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A few years back, I’d spend 4-5 days annually in Key West, Florida. Even though I was there for work, my favorite part of each day was going for a run with my friend Doug. (When you spend most of your days training alone, it is such a breath of fresh air to have a training partner.)

Each day, Doug and I would run the same pace; that is, we’d run stride for stride — in that sweet spot — where we could still share stories without enduring too much shortness of breath. However, in the last 100-200 yards, Doug would crank up the pace until he appeared to be going all out.

The first few times he did this, I thought he was just trying to finish before me. But that wasn’t it. Not at all. He was committed to finishing strong.

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I decided to apply this to my run training. At the time, I didn’t have a reason for doing it, other than the fact that it would compel me to briefly reminisce over good times in Key West. I even called it “The Doug”. I’d get to the little 1/4 mile hill on which my house resides, and I’d think “Okay, it’s time for The Doug”. Then, I’d dig as deep as I could (even if it was at the end of a 17 mile run), and I’d muscle my way up the ascent until I was squarely in my driveway.

Years later, I won the opportunity to be mentored by Kurt Madden (2-time Ultraman World Champion). Many times — more than I can count — Kurt told me to finish strong. “Increase your cadence, your foot speed,” he’d say. “Make sure you do that in the last mile or two of your run”. Unlike Doug, who never shared his rationale for picking it up at the end of a run, Kurt made his reason clear: at the end of an Ironman, you have nothing left. You’re spent. You’re running on empty. So train your legs to find foot speed at the end, when they haven’t any left. Do this in training so you can finish strong when you race.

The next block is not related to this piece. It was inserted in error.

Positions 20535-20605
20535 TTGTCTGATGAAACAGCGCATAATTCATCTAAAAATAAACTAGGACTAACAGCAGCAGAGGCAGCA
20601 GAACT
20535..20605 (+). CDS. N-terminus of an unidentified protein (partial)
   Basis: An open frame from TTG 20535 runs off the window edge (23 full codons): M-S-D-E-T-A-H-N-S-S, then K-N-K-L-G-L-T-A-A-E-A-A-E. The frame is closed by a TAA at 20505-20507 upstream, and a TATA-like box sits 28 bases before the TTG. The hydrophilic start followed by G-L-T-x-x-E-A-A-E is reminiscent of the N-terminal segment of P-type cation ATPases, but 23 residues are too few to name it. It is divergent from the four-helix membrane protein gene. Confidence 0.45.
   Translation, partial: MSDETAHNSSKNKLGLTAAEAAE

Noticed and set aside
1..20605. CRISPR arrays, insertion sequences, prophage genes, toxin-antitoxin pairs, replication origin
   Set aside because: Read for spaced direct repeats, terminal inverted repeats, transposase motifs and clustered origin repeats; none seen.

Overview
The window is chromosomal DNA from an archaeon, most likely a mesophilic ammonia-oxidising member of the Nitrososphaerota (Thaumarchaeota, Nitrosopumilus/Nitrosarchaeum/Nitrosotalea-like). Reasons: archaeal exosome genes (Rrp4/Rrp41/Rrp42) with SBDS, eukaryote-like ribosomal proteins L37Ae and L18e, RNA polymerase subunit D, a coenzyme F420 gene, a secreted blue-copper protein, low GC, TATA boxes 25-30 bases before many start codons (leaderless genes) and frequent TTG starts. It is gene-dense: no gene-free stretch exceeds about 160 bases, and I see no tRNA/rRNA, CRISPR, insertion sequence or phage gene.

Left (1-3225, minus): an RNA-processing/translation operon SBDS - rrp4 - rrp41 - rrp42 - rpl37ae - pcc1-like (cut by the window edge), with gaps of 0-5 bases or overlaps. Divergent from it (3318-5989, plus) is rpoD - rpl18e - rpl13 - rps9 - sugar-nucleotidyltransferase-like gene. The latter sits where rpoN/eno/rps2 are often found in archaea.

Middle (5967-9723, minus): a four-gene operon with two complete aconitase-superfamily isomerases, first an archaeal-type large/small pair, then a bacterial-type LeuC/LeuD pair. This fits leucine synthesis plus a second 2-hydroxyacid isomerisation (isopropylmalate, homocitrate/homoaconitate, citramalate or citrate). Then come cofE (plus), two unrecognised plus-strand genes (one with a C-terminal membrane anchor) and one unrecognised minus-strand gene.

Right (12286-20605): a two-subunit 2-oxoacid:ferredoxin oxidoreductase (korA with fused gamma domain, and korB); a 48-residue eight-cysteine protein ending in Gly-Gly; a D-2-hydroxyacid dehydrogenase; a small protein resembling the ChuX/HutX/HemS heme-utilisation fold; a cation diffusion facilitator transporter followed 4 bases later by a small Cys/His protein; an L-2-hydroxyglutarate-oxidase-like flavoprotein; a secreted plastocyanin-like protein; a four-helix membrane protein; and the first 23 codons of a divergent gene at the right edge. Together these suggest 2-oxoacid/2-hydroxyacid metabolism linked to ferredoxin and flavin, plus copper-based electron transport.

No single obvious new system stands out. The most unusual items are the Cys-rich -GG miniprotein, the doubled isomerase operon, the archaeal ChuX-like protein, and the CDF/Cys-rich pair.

So I’ve been doing this. I’ve been doing “The Doug,” and after meeting Kurt, I’ve simply increased the distance from where I begin to pick up the pace.

I’ve since learned, however, that those two words, “Finish Strong,” crossover quite logically to other things. For instance, on Mondays and Wednesdays I deliver four back-to-back lectures (each is approximately two hours long). Invariably, I am exhausted by the time I get halfway through the fourth lecture. Exhaustion, for me, leads to a decrease in patience and passion. Of course, should I have a bad experience in my fourth lecture, or should I “phone it in” without giving a true 100%, it will bother me for the rest of the evening, and it’ll likely be the last thing I think about before I fall asleep.

I’ve learned to bring “The Doug” into my fourth lecture, for regardless of how well the other lectures go, I’ll beat myself up over my mistakes if I don’t finish strong.

The application of this strategy is attractive because it applies to so many things. It’s not just the end of a training run, or the last lecture of the day. It’s the last few words you say to your wife before you kiss her goodnight. It’s the way your eyes look when you say “pleasant dreams” to your kids.

Finishing strong can lead to greatness. Not finishing strong can lead to regret. You make the choice.

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